MADDEN: You know, we`ve taken a lot of hits lately. Some justified. Much of it not justified. And it takes a toll. It takes a toll on all cops because it`s hard being -- it`s hard being labeled and hard being branded as, you know, being rogue or, you know -- and I guarantee you that no cop comes into this job with the mindset oh, great, now I have ultimate power to be corrupt and to violate people`s rights.
There are cops who go astray. But overwhelmingly, the vast majority of officers, and when I say vast majority I`m talking 99.5 percent of the officers go out and they do the job to protect the public, and yesterday just reminded me of that. And it just solidified that again in my heart and in my mindset. And for that I`m -- for that I`m thankful.
UNIDENTIFIED MALE: We`re going to take two more questions.
REPORTER: You were on patrol that day. What did you hear from the residents -- obviously this is sinking in with a lot of people in this community. What have they told you?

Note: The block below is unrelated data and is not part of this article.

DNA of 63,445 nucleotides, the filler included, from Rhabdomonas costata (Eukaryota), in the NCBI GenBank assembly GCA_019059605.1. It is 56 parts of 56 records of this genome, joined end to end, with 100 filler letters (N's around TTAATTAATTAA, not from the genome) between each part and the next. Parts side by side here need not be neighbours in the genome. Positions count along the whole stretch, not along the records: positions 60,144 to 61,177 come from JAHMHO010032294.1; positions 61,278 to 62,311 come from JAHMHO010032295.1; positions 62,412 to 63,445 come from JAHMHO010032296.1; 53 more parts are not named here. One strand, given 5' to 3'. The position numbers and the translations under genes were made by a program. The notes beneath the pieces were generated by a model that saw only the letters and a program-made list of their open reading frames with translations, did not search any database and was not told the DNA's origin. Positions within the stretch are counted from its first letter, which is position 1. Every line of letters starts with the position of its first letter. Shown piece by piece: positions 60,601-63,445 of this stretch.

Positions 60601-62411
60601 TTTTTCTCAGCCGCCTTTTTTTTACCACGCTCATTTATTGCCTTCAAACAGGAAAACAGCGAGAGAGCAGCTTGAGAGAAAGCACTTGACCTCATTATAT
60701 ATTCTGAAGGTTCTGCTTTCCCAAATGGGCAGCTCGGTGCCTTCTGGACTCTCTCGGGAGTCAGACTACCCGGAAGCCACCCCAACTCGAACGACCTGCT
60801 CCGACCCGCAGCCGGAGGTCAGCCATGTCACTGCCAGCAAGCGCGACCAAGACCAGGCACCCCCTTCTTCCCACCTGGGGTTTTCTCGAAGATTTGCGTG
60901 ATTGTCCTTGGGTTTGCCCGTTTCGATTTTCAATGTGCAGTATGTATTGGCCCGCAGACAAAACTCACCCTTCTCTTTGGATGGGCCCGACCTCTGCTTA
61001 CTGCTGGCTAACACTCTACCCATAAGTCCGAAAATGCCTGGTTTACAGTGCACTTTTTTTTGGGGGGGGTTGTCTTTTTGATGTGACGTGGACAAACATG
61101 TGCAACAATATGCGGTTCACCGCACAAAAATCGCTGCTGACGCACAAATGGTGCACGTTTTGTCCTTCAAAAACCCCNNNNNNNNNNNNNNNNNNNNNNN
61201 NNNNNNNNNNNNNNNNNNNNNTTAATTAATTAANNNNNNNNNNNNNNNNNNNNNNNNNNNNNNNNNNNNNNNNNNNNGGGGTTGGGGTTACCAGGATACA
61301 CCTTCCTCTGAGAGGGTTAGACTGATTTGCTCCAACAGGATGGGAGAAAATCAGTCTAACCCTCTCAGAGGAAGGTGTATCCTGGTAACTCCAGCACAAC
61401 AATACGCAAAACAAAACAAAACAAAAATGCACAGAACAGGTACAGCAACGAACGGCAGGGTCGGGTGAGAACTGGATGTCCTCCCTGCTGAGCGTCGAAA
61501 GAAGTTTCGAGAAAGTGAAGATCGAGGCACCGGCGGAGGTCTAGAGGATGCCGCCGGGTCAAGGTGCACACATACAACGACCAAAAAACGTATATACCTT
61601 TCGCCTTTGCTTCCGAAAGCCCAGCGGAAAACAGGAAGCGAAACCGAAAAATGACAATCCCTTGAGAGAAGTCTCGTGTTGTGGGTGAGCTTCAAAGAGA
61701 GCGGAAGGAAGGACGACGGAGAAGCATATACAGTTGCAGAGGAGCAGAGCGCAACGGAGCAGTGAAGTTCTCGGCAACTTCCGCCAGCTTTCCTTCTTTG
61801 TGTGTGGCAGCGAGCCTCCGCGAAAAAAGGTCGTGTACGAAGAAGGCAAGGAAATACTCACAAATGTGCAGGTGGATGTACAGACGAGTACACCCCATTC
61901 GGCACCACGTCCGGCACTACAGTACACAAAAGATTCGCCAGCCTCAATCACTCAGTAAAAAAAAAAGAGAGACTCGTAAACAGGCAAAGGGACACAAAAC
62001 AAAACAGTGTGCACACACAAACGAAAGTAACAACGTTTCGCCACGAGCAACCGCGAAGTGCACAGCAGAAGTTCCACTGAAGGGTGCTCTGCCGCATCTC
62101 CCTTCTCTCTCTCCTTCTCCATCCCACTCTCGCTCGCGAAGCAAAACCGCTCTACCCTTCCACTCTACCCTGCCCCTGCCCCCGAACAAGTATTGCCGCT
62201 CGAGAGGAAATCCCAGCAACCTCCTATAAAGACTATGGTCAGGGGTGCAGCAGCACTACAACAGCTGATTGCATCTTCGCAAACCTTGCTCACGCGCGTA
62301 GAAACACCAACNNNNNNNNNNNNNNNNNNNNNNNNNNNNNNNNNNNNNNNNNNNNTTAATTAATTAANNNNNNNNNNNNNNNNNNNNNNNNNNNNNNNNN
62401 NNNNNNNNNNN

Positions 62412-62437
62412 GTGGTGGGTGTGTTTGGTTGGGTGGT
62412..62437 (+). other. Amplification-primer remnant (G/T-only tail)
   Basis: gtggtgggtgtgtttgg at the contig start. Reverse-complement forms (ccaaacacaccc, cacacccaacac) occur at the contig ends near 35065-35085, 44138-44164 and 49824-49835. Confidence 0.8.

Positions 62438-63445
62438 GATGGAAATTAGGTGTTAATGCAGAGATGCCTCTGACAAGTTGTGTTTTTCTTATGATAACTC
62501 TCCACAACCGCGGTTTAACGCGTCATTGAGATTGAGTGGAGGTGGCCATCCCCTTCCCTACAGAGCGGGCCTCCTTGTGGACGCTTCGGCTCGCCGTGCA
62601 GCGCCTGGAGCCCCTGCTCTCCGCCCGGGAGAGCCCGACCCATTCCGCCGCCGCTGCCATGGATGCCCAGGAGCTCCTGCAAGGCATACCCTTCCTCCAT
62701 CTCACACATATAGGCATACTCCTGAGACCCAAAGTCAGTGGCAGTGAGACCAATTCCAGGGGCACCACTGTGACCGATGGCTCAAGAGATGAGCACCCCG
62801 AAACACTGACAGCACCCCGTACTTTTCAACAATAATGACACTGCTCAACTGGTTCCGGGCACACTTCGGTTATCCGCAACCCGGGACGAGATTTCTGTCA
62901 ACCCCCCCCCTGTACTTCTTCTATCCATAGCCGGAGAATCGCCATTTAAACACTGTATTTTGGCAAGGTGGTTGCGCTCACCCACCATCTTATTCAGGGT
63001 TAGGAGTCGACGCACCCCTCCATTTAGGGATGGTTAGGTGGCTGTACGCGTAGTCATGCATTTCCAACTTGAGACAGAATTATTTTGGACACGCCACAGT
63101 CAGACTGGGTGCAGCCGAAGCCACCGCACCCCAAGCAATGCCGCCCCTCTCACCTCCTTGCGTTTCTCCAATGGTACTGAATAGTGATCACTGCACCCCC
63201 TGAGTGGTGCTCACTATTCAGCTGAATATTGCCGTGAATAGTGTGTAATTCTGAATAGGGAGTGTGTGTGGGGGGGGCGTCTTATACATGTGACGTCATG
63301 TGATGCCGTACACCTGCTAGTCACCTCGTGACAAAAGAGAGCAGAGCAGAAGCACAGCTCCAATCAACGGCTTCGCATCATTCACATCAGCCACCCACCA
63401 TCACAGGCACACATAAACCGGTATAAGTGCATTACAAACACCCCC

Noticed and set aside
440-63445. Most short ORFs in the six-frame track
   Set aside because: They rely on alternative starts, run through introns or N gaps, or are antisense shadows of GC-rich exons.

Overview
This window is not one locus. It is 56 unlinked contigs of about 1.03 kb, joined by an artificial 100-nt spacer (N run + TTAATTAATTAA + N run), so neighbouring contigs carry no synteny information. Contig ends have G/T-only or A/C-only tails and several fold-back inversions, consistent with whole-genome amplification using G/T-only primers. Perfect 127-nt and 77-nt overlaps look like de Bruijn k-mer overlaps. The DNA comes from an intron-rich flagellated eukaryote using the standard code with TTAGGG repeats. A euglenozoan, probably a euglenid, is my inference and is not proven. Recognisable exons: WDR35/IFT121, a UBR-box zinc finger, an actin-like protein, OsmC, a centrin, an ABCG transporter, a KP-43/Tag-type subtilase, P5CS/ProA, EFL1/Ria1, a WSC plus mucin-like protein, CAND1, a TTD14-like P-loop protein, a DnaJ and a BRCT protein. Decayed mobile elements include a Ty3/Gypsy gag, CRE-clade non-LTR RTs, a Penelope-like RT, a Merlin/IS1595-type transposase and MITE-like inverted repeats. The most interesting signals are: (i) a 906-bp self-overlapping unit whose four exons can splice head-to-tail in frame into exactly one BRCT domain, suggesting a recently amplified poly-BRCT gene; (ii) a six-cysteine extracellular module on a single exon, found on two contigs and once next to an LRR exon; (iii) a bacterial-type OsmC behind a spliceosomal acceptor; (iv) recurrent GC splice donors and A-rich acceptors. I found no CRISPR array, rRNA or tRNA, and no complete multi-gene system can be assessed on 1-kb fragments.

MADDEN: You know, not just myself but every officer who I`m encountering right now is getting the same kind of positive encouragement and support because again, I think this -- we can never underlie the tragedy that befell the city and so many families yesterday. But there is support for law enforcement.
REPORTER: Was there a moment when you realized the threat you were facing had a level of sophistication, that they had some level of training? And just to follow up on that, did they leave anything behind in the way of a manifesto or any notes?
MADDEN: It was pretty clear when we knew we had an active shooter and when we saw the severity and the amount of carnage upon our initial entry that this was -- that this wasn`t just a rogue individual. There was something more. So as far as us finding any kind of manifesto, no, sir. I don`t have any information in regards to that.